My father tells me it was a wedding, when a young girl from the family married a doctor (a very respectable profession in the 1930’s, since higher education was so limited and so rare). People would have travelled by bullock-cart and horse-buggy, crossing several rivers by boat, to meet their relatives, tickle new babies and to tease the young boys and girls who had ‘grown up so fast’. Grand meals would have been prepared and enjoyed, the women gossiping as they cooked over wood-fires, while the men sat in the back garden discussing events big and small in each other’s lives. The children would have frolicked in the surrounding fields, or splashed about in the blue waters of the Arabian Sea, with no care in the world. After the wedding ceremony, the steaming, fragrant meal would be served, mostly comprising rice, spicy lentil curries, seasonal vegetables, pickles and if times were good, fish or meat. Humorous stories and quirky events would be shared, before everyone retired for a long afternoon nap. This was a time before telephones, television and email, when human contact prevailed, so people used such occasions to come together and celebrate the wonder of family.

Looking into the photo, I can see myself in all of these different people. How different my life would be, but at the same time, would I be that different? Their silver-powdered eyes reach out to mine and I realise with a jolt that I am connected to every one of them across time and space.

You can tell a lot from the photo. Even the way they sat, reveals the social hierarchy and ‘the way things were’ at the time. The children sit cross-legged on the floor. The elders, including the “prominent” men and “demure” ladies sit on a rough wooden bench. Tall, strapping young men stand behind them, cocky and confident, as if to say, “We will be the ones sitting down soon enough”. The groom is easy to spot with his crumpled but proudly worn Western suit, while the young bride’s jewelry hangs heavy around her neck. Some men wear a rather quizzical look, unsure of what the camera will capture. One woman sits meekly next to her burly, moustachioed husband. Here’s my direct connection to this photo: my grandmother, who was not even 2 years old then, is perched atop my great-grandmother’s lap. With the care-free innocence of a child, she is the only one smiling broadly. She is now in her mid-70’s, but 7 decades later, the smile is still the same.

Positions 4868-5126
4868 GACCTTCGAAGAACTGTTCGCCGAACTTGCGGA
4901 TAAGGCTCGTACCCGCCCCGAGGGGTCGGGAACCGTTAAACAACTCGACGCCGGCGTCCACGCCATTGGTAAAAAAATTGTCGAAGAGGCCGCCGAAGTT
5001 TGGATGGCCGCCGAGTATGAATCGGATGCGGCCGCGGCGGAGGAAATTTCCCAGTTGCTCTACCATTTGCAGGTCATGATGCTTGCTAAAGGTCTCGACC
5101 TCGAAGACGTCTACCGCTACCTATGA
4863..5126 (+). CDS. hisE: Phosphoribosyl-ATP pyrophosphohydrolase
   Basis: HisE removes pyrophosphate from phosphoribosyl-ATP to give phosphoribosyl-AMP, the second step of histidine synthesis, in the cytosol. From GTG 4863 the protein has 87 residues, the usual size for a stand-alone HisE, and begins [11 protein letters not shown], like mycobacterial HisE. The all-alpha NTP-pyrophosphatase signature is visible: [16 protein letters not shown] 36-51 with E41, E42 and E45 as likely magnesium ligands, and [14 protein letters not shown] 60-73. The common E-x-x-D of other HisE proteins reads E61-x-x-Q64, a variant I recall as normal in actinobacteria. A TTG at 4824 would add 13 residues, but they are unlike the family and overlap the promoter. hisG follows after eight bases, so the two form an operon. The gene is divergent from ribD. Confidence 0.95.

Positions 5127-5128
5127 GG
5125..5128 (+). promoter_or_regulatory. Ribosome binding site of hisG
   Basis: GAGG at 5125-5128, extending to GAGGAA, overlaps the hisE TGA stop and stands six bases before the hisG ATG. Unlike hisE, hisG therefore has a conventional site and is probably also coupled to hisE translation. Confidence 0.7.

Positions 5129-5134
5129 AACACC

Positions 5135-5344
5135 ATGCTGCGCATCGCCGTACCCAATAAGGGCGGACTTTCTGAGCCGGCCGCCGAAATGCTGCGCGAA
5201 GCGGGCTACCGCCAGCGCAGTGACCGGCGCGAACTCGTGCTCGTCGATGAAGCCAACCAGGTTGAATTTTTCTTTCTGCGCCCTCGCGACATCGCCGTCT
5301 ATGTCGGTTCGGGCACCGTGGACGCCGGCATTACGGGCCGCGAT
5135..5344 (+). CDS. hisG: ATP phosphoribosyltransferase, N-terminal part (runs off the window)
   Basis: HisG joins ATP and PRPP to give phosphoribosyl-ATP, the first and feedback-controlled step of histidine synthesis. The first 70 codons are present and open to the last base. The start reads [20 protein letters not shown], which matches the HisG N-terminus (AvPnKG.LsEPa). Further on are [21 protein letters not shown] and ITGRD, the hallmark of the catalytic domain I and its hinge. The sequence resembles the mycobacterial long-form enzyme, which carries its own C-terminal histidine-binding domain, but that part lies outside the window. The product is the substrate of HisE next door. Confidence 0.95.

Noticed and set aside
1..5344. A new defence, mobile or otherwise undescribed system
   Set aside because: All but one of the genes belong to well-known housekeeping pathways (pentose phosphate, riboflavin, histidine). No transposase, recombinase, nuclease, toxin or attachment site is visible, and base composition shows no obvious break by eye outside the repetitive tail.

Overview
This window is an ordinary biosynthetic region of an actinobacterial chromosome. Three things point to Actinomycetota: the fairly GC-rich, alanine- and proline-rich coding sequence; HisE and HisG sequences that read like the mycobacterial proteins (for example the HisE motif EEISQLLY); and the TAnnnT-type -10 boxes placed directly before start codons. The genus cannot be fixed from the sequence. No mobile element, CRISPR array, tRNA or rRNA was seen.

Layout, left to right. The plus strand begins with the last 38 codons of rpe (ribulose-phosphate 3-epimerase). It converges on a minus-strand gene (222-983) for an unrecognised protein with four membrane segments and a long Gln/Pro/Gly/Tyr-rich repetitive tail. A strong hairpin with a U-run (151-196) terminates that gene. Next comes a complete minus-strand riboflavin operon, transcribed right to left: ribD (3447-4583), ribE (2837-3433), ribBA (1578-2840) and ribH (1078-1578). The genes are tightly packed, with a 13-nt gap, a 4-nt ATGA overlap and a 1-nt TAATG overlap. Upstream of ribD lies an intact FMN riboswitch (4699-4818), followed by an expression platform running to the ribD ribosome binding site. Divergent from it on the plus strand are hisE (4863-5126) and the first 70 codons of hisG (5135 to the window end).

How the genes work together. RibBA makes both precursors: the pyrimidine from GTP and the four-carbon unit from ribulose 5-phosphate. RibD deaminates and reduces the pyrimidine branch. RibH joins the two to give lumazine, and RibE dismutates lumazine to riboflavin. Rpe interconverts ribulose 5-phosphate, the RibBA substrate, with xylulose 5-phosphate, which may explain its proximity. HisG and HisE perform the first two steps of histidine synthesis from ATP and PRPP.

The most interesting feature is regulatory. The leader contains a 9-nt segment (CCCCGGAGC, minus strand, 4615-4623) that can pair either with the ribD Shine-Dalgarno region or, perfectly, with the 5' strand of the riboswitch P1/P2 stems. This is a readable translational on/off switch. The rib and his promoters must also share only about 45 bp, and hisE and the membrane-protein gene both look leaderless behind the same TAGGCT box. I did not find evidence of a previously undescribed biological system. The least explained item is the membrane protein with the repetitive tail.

The photo’s true purpose is to establish a bridge; a connection between me, home and family. An indestructible connection that I can cling to, in times most dire. This picture wants us to remember. It wants us to feel a sense of comfort, knowing there is a home for everyone, even if we haven’t found it yet. Where you are never an outsider or an intruder; where the people and the situation will always embrace you, no matter what. This picture wants us to never lose sight of our past, and it wants to be the anchor that holds our future steady. To me, this picture conveys beautifully, that our roots are just as important as our wings.

Having lived all over the world as a child and about to head off for university soon, this picture is my light-house. It is the beacon that guides me to an oasis of serenity: Home.